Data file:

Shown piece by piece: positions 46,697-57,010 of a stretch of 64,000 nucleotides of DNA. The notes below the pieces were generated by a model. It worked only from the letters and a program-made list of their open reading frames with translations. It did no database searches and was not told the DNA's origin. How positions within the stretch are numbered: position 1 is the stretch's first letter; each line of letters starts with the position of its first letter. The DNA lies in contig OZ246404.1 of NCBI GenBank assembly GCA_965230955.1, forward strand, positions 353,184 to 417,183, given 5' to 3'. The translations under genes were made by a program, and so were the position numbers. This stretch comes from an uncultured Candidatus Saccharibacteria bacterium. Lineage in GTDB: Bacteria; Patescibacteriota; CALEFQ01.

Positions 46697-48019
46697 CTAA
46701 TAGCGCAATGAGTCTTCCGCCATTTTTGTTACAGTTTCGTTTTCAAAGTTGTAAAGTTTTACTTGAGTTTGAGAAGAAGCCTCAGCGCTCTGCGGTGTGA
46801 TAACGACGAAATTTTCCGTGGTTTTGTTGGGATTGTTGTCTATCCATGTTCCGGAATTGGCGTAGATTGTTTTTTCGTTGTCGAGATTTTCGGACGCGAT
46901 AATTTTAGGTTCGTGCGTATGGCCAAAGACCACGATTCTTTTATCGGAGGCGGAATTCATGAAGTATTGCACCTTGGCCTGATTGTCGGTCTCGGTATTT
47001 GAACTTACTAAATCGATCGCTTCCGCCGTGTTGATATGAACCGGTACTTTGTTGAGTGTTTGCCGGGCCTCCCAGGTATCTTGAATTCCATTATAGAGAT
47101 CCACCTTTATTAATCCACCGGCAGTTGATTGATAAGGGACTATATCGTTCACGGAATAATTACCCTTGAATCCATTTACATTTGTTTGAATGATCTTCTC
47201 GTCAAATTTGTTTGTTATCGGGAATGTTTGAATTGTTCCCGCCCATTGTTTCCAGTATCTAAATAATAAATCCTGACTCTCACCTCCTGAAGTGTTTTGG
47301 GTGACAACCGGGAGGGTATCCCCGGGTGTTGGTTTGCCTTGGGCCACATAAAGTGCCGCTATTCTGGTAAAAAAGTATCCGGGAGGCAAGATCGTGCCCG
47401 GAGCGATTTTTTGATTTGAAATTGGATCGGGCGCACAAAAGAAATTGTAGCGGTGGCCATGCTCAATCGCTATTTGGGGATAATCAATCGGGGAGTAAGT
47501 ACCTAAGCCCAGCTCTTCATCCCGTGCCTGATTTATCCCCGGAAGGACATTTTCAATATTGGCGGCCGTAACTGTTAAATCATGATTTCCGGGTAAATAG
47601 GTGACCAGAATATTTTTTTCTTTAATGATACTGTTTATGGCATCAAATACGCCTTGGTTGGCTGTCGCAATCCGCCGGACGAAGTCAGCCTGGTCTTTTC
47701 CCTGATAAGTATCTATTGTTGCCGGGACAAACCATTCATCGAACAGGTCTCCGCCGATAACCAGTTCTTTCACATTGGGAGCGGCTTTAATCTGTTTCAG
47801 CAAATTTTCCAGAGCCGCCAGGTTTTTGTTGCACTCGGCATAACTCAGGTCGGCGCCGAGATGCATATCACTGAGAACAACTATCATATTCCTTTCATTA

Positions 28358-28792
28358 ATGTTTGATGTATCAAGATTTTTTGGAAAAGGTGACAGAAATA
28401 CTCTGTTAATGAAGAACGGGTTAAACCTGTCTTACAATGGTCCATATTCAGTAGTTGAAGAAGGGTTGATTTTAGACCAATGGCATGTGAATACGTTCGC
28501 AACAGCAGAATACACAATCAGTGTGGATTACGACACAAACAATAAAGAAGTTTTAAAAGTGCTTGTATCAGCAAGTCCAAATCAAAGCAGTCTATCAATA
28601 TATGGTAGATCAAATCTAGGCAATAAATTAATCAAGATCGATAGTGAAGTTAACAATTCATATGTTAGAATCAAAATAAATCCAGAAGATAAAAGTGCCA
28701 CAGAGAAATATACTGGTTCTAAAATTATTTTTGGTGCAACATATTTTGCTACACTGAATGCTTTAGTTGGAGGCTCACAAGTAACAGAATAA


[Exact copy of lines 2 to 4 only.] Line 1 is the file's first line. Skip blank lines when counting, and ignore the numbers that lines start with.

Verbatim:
Positions 46697-48019
46697 CTAA
46701 TAGCGCAATGAGTCTTCCGCCATTTTTGTTACAGTTTCGTTTTCAAAGTTGTAAAGTTTTACTTGAGTTTGAGAAGAAGCCTCAGCGCTCTGCGGTGTGA